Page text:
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The Art of Getting By: It doesn't, really

Emma Roberts and Michael Angarano in a scene from "The Art of Getting By"

Mark Schafer/AP

1 out of 4 stars

Country
USA
Language
English

"If there's one thing I hate, it's the movies. Don't even mention them to me," says the narrator Holden Caulfield at the beginning of J.D. Salinger's 1951 novel The Catcher in the Rye.

Movies, to Holden, are, like much else in adult life, so goddamn phony. But that didn't stop the movie-makers. Salinger's story of a privileged, existentially troubled New York teenager has provided the template for an American indie genre, the quirky, sensitive, coming-of-age stories depicted in films such as Igby Goes Down, Tadpole and last year's It's Kind of a Funny Story.

The Art of Getting By is distinguished by a dullness that's almost akin to being in high school again. This first feature from Gavin Wiesen (whose credits list him as an assistant to director Bruce Paltrow on the movie Duets) is about a Manhattan private-school senior named George (Freddie Highmore).

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George wears a long overcoat, carries around a copy of Albert Camus's The Stranger throughout the film (the book is less than 130 pages) and smokes an occasional cigarette. Now, here's the really shocking part: He doesn't do his homework. (The film's original title was actually Homework.) Why? Because "everything's so meaningless."

Even in a meaningless universe, of course, schools have rules and George's caring, hip principal (Blair Underwood) is forced to put him on academic probation. George's teachers (Alicia Silverstone, Jarlath Conroy) are in awe of his talent but frustrated by his lack of engagement. His mom (Rita Wilson) worries - but she has other concerns because George's stepfather (Sam Robards) is having financial problems.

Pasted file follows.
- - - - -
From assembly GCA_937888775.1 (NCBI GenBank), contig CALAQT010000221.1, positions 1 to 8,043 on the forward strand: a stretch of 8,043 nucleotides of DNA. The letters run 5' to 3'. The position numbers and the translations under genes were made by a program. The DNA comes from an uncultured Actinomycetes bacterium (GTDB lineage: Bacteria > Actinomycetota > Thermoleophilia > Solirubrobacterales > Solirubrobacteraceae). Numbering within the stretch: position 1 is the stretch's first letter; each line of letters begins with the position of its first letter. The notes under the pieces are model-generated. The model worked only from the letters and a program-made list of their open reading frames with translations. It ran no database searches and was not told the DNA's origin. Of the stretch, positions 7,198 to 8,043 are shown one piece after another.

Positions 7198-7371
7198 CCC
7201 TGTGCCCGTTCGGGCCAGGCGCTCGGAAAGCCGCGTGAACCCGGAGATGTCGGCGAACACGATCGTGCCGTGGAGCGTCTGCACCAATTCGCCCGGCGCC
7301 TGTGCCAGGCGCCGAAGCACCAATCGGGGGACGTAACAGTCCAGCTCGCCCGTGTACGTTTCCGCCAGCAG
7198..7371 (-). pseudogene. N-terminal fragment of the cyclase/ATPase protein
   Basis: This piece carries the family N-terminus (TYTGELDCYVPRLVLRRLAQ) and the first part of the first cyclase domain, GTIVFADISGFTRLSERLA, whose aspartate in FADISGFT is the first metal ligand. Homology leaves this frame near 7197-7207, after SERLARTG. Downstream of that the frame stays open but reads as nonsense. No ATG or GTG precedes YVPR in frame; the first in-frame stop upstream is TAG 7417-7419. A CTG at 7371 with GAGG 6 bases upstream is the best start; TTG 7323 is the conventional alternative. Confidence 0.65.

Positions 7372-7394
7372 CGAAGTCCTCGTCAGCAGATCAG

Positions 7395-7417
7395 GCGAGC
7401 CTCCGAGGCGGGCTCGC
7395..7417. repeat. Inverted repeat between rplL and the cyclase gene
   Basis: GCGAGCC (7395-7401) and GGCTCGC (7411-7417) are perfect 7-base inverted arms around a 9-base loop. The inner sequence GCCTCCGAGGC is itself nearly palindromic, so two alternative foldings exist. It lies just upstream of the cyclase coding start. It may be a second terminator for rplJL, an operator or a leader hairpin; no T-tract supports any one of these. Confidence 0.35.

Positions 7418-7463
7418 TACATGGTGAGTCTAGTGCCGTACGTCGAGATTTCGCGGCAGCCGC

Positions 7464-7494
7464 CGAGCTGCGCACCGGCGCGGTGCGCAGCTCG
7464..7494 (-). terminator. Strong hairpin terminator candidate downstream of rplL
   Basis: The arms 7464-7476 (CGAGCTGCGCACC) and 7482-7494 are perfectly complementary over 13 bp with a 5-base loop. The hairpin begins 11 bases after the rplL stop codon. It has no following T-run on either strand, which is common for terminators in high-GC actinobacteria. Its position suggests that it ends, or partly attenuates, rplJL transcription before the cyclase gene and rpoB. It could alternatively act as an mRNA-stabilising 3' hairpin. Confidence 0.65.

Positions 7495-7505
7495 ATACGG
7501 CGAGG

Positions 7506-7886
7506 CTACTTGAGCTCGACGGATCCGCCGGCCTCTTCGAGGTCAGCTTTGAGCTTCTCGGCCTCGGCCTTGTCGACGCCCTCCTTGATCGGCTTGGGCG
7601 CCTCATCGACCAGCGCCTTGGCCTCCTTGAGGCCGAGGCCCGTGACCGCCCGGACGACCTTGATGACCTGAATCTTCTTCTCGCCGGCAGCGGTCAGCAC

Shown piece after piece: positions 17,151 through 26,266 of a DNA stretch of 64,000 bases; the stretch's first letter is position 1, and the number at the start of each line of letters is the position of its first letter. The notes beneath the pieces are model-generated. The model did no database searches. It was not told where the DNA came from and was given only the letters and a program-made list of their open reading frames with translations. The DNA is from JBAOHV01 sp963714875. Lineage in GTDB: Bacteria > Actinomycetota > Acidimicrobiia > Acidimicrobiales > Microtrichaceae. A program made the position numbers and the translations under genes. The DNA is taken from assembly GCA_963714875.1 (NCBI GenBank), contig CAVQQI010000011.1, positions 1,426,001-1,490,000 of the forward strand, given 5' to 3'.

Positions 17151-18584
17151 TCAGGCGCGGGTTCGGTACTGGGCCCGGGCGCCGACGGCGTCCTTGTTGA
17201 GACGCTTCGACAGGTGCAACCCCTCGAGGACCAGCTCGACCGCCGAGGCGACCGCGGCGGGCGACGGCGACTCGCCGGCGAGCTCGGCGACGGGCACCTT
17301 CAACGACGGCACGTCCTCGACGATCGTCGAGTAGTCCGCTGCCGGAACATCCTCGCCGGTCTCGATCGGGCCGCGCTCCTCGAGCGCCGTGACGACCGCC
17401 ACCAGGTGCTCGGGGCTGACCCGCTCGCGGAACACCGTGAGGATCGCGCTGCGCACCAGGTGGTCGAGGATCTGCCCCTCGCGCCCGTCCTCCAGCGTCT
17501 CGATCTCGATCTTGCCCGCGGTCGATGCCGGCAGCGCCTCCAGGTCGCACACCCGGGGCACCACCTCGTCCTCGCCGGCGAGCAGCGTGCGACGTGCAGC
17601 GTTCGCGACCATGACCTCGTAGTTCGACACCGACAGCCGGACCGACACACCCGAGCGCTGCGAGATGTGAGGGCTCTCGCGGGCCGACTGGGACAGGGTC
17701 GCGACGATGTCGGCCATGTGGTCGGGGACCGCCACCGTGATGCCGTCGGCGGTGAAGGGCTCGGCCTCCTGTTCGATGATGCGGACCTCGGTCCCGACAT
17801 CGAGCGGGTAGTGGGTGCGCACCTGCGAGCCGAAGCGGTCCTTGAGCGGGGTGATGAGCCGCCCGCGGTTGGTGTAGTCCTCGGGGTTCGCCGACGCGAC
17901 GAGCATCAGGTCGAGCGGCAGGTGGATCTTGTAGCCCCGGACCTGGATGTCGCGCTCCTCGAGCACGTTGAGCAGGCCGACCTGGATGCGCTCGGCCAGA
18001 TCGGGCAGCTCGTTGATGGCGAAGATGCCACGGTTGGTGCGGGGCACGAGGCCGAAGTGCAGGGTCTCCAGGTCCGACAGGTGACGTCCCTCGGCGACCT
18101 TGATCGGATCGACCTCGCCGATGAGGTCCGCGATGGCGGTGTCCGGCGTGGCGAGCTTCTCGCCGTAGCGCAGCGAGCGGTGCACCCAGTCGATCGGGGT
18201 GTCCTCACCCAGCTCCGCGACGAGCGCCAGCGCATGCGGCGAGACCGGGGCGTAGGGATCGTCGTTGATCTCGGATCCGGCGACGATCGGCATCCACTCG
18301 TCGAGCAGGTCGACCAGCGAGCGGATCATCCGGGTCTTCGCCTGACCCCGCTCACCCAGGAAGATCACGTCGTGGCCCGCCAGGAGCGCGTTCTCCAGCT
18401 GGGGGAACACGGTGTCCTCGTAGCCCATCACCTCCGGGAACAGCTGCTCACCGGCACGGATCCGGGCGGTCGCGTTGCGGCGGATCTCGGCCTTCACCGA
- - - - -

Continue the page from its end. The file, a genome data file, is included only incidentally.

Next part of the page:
While stopping for a stress-relieving cigarette break on the school roof, George meets pretty, popular Sally (Emma Roberts). "You're so weird," she says. Sally has her own troubles. Her mom (Elizabeth Reaser) gives Sally and George alcohol and flirts (one teen's fun mom is another's tragic burden). Soon, George introduces Sally to his rebel ways - no, not a string of bank heists and police shootouts as you might hope - but an afternoon of cutting classes.

They go to a Louis Malle movie and eat noodles, as if they were in a Woody Allen film from 40 years ago. Sometimes they go to bars with other teens, where they're never carded, just like the kids in Gossip Girl. Inevitably, George falls in love with Sally but is too shy to express it. She wants to sleep with him, but he's scared.

Emo music from a decade ago (Pavement, the Shins) leaks onto the soundtrack. Characters walk through New York streets in sensitive slow-motion.

During school hours, George doodles in the margins of his notebooks (suggested alternative title: Noodles and Doodles). His cartooning leads him to a friendship with Dustin (Michael Angarano), a bohemian poseur/artist. George, who may not be as bright as he thinks, introduces Sally to Dustin, with predictable results. Later, George recuperates by listening to Leonard Cohen's Winter Lady over and over and over in his room.

When he recovers, he has to get all his assignments completed in the last three weeks of term, which is not exactly like Rocky setting out to win the heavyweight crown from Apollo Creed. Wasn't that what happened every year in high school?

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The vapidity of The Art of Getting By goes beyond the anthill-sized dramatic stakes. The dialogue, while occasionally epigrammatic, is tone-deaf to individual speech rhythms. The characters' observations about art and literature range from trite to nonsensical, and the acting throughout has the ring of recitation.

British actor Highmore, making the transition from child roles ( Neverland, August Rush) to lanky teenhood, offers an emotionally telegraphed performance that does nothing to suggest George's purported intellectual and emotional depths.

Roberts, who was introduced as the spunky lead of Nancy Drew in 2007, does little more than shuffle through a deck of forgettable coquettish mannerisms.

The only real defence of The Art of Getting By, which is about as "goddamn phony" as indie films get, is that it makes slacking off seem so uninspiring. By comparison, trigonometry and world geography classes seem chock-a-block with pulse-pounding thrills.

The Art of Getting By

  • Written and directed by Gavin Wiesen
  • Starring Freddie Highmore and Emma Roberts
  • Classification: PG
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About the Author
Film critic

Liam Lacey is a film critic for The Globe and Mail. More

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